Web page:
Ask Heintz about his experience in Vietnam and he will respond the way people with PTS respond when recalling the events that left them with the diagnosis – on edge, angry and with difficulty concentrating while sharing the story.
Because this writer also lives with PTS, I steered the conversation away from that pretty quickly. I understand that recounting those memories is painful. Heintz told of rocket attacks and the impact they had on his brain – not only in terms of memory and trauma, but also the concussions he endured while sleeping in bunkers as the explosions would rattle the ground. Concussions also known to worsen symptoms of PTS.
“The big rockets coming over sounded like a freight train coming down the tracks,” he explained. He said not only was the American carnage difficult to see, but also “what really makes me mad” is that nobody ever talks about how “a million of [the Vietnamese] people were slaughtered.”
Many soldiers and Marines come back with co-occurring conditions of PTS and “moral injury,” which is additional trauma that comes from doing things that go against their personal beliefs – such as taking a life – even if it is considered part of their military duty.
“When you’re trying to get your [life] together, there is a spiritual nebulous aspect that everybody on earth is trying to work with and explain,” Heintz said. “The reality is…I plan to live to be 100,” he said, explaining he never has felt more physically and emotionally healthy in his life. “But I paid for it with 35 years of just darkness, depression and rage.”
For him, substance abuse trickled to an end as he aged and became wiser about life in general. But the PTS always is there. “Even now, as good as I am, if I encounter someone on the road who let’s say has no idea what they’re doing…I just keep the windows closed and just scream and get back home and de-stress,” he explained.
Like the Quotes You Hear in 12-Step Meetings, but New
It’s difficult for Heintz to tick off which quotes are his favorites. The book contains about 700 quotes, including the following:
“Misery acquaints a man with strange bedfellows.” – Shakespeare
“Life is a struggle, but not a warfare.”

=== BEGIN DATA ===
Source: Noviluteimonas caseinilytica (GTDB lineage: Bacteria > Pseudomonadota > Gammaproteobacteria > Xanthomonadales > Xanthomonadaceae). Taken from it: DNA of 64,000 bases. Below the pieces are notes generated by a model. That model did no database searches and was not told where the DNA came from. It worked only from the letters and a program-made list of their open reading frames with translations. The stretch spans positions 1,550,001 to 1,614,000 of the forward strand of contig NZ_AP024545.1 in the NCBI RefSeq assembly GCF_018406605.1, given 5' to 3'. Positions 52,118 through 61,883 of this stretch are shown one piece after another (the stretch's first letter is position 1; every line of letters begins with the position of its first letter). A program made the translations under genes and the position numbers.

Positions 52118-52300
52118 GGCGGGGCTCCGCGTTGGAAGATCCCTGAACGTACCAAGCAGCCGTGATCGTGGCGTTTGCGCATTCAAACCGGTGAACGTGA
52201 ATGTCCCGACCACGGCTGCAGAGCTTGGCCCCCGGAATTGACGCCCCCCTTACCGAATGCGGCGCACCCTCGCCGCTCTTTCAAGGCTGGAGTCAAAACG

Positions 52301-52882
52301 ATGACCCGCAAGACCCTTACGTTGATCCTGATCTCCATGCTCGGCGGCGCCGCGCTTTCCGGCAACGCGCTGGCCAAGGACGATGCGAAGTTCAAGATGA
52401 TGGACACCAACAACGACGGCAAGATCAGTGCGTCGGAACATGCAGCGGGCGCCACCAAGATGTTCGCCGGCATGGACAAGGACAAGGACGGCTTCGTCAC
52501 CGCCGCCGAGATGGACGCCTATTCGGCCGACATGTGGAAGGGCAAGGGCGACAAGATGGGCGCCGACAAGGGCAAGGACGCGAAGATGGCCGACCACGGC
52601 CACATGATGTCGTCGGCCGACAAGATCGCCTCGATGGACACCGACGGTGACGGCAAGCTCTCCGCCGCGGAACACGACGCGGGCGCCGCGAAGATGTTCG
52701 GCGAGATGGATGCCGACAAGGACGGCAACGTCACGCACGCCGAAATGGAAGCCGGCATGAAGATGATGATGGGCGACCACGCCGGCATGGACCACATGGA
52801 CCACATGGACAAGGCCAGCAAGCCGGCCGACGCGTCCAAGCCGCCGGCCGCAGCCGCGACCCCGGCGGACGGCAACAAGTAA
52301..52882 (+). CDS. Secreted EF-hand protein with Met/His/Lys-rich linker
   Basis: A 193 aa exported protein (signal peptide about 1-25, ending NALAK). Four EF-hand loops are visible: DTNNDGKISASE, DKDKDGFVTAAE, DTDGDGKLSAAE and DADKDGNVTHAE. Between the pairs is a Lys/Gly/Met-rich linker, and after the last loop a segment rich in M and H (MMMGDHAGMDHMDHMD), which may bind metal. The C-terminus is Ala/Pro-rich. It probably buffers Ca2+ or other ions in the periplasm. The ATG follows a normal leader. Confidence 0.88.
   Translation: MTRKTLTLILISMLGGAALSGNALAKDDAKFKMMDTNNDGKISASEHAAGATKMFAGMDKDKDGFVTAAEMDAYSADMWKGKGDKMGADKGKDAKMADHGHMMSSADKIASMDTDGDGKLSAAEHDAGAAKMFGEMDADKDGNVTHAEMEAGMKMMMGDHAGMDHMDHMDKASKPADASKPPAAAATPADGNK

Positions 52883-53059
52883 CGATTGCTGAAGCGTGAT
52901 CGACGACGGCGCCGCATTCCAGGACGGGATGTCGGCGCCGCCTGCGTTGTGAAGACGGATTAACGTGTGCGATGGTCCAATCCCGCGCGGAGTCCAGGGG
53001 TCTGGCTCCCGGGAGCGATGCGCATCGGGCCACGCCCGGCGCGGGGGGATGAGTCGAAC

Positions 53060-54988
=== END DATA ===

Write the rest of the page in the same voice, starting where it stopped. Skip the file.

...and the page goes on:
“To wipe off the froth of falsehood from the foaming lips of inebriated virtue, when fresh from the sexless orgies of morality and reeling from the delirious riot of religion, may doubtless be a charitable office.” – Algernon Charles Swinburne
“Continued dependence upon relief induces a spiritual and moral disintegration fundamentally destructive to the national fibre. To dole out relief in this way is to administer a narcotic, a subtle destroyer of the human spirit.” – Franklin D. Roosevelt
In fact, many of the quotes may sounds as inspirational and affirming to an alcohol or a drug addict as those you hear in 12-Steps rooms. Difference being, you probably never have heard many of them before.
When all is said and done, Heintz says his favorite quotes in the book are about dogs. He notes that he was born in 1958, “The Year of the Dog” in Chinese folklore. He connected with this writer when we found out we share several favorite quotes – and that I was born in 1970, also “The Year of the Dog.”
Ironically, trained dogs increasingly are being prescribed for therapy and assistance to veterans with PTSD.
So, which dog quote is among Heintz’s favorites?
“There are times when only a dog will do for a friend…when you’re beaten sick and blue and the world’s all wrong, for he won’t care if you break and cry, or grouch and swear, for he’ll let you know as he licks your hands that he’s downright sorry…and understands.” – Don Blandings
Heintz, T. (2016). Words. Life Tutelage: A Secular Bible for the New Millennium. Eugene, Ore.: Luminare Press.
Written by David Heitz